But the intent is to occupy the marketing space preventing anyone else from moving . in the IT industry it used to be called ‘vapourware.’
Will the 7M7 use the LD 3 -45 container, similar to the A320, or will they develop a new wider special container for the dimensions of the 7M7?
You know if a mark was hit or not by the comments coming from the competition. When NEO was introduced Boeing made small comments about its viability. The sales announcements were not of concern. Airbus put it on Boeing. This airshow, Mr. Leahy’s last was to be a big exit for the man who put Airbus on the market. Mr. Leahy’s comments, and comments from others at Airbus – the MAX-10 is consuming other MAX sales, and its not of concern. Boeing came into the Airbus backyard and walked away with the show’s biggest noise. And this comment about losing share internally- Airbus might want to check out its own programs because it appears there has been a nice movement upward from the A320 to the A321? But hey, when you thought the competition’s offer was going to die on the vine you’ve got to say something (right Scott?).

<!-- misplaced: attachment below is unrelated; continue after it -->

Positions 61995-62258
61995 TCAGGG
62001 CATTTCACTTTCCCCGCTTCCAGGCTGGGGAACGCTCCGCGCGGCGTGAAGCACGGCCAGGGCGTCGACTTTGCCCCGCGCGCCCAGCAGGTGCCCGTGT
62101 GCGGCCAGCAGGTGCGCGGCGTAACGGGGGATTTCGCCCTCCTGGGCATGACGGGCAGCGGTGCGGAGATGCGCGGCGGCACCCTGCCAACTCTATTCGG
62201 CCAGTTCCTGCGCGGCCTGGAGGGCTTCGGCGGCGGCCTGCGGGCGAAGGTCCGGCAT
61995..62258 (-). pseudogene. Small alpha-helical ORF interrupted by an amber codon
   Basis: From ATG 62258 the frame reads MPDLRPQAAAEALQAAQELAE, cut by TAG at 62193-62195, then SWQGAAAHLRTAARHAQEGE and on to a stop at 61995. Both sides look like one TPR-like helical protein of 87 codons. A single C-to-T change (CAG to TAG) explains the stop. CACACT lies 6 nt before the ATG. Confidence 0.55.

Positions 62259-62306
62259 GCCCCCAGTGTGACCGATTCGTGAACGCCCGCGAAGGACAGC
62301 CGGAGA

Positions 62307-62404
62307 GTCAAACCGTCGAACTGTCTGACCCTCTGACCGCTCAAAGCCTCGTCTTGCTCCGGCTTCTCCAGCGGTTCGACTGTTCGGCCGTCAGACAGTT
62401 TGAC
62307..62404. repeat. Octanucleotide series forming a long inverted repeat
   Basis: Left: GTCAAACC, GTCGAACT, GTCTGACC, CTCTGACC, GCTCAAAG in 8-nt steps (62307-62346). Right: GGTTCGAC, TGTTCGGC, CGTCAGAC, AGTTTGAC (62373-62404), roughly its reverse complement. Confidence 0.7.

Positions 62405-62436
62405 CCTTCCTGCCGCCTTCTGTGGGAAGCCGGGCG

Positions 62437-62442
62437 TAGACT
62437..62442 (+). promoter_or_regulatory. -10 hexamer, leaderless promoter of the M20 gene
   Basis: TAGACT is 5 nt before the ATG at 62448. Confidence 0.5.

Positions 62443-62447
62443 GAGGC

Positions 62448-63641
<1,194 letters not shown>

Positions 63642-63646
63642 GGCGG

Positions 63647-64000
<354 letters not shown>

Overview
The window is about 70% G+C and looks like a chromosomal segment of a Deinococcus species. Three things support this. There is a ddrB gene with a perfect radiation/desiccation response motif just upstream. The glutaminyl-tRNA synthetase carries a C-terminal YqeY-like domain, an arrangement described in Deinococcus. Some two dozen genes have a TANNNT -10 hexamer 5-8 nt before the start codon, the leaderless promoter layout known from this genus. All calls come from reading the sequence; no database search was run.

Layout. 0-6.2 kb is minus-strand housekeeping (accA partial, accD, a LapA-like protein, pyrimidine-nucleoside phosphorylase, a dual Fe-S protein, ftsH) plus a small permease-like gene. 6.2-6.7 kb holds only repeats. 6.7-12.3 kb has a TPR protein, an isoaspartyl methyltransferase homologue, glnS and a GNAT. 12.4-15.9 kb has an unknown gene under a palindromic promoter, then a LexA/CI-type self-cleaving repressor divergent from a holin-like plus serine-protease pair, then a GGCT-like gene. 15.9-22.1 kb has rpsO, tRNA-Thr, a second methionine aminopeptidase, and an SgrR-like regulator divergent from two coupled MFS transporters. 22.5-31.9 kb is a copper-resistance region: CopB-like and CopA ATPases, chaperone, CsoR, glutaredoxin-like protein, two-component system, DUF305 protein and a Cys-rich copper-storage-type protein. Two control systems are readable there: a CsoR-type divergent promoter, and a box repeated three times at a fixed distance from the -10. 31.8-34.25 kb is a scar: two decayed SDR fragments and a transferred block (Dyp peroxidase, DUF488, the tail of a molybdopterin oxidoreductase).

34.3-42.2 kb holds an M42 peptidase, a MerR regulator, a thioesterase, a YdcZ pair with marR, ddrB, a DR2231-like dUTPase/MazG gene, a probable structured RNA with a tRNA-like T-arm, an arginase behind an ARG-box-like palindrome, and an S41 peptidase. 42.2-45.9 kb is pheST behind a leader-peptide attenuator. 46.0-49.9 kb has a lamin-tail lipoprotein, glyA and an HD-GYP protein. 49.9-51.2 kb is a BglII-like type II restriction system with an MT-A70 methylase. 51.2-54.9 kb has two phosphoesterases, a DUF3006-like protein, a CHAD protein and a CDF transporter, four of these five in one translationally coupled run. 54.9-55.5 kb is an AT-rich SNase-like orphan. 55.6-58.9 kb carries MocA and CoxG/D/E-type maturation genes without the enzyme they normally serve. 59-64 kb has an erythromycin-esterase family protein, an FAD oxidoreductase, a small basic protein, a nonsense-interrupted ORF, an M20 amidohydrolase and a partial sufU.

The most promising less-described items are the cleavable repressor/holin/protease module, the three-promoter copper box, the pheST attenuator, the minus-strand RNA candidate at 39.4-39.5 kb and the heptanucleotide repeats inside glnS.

The winner – the airlines. No one wanted Airbus to have the upper hand in the single aisle A321 space. Why do you think the leasing companies are buying up the Boeing production positions? Access. Although the A321NEO is a wonderfully sound aircraft, the airlines (through the leasing companies) will keep Boeing there so the price structure for the A321 remains competitive. United may have made the deal for the MAX-9s knowing Boeing would offer the -10 in the future. They’ve been vocal about wanting a larger 737, so that deal made sense. Now American, we’ll see because they were the drivers of the whole MAX line.
Another thought that has been overlooked. Airbus has sold quite a few CEOs this show. Appears the end of the CEO line is further out than once thought? Gather that the NEO engines are not coming off the line as well as they should for either producer? Last show should have been the last CEO sales, and then we see Delta come in with another low ball win for a few A321CEOs. Don’t think Delta is not willing to listen to Boeing about a few more 737-900ERs at the same prices they picked up the A321s. Come on engine manufacturers, let’s get the new program production lines performing better or we’ll see more CEO and -800 and -900 sales.